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  1. Oby Lee had a really good coffee shop/roastery in Rehoboth Beach for years. He could make disgusting-sounding flavored coffees taste really good. Their sticky buns were legendary. We heard he lost it in a bitter divorce. Anyone been to his place in Arlington? http://www.obylee.com/
  2. OK, so time has a way of warping your recall. I could have sworn this place was here years ago, but turns out it's new. New Wine Shop Opening in Old Town - Alexandria Living Magazine I stumbled in this past Friday, just to check it out, not really sure what I was up to. I wound up chatting with a knowledgeable man pointing out surprisingly detailed nuances of wine, beer, cheese, meat, and accoutrements. Sold on careful curation, I bumbled back to the hotel and created what is perhaps the best charcuterie board of my life. The recommended Italian Vespolina delivered as promised---jaw-dropping color, non-stop magical moments when the wine does something to the food and the food does something to the wine. This afternoon, I returned to the shop to make sure the employee received a rave review. Turns out he was the owner, making this a family-run small business, another win. Why You Should Go: Approachability. Well-organized, intuitive, inviting you to explore the big world of wine rather than feel tiny among experts. Value: Nothing here will be a dud. Outside of the rare producer mishap, anything you procure reflects meticulous inventory control and delicate handling. Responsibility: Yes, there are a few Spare Me buzzwords via outdoor signage, but have faith. The principles they reflect are not grape-skin deep. This business aims for producers who pursue ethical and ecologically sound ways of operating, no small feat of deliciousness in our cost-conscious world.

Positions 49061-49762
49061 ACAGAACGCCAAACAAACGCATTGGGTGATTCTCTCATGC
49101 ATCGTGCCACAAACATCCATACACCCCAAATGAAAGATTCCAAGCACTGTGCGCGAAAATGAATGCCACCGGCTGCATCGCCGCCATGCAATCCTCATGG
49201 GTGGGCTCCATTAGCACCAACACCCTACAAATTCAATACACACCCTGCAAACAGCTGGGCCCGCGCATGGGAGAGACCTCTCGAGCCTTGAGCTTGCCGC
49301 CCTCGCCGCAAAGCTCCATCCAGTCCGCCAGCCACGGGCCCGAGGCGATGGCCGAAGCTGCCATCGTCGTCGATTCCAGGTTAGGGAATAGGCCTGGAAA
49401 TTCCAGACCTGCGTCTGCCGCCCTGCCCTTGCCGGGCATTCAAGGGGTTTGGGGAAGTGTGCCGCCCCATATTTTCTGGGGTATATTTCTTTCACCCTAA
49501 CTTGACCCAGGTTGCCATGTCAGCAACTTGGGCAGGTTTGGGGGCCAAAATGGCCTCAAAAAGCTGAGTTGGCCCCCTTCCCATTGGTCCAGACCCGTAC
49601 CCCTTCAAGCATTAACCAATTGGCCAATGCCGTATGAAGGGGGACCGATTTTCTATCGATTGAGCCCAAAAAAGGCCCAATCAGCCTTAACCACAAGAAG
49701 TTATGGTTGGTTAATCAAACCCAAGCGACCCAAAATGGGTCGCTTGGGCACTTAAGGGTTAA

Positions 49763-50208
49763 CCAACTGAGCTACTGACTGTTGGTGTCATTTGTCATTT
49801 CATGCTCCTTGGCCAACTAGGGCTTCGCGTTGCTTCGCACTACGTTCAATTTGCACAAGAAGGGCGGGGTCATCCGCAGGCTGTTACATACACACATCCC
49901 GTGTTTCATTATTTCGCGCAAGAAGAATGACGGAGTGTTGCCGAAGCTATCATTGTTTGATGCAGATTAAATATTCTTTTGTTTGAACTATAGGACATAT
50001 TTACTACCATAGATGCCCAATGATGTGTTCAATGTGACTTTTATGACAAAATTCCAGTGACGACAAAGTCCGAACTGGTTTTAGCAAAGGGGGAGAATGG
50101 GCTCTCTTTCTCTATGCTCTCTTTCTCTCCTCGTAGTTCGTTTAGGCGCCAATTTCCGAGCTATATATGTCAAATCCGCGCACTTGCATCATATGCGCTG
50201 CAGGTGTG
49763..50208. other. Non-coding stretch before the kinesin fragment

3. Happy to announce that Room 11 Wine and Dessert Bar is now open for business on 11th Street in Columbia Heights. Ben Gilligan is in the kitchen, turning out small plates, paninis, cheese, and charcuterie. Dan Searing is behind the bar and has crafted a selective wine, beer and cocktail list. And Paisley Fig is supplying our desserts. Nick Pimentel was in charge of design and yours truly rounds out the ownership and management team. Drop by to say hello! We can be found on the internets at room11dc.com More coverage Here and Here.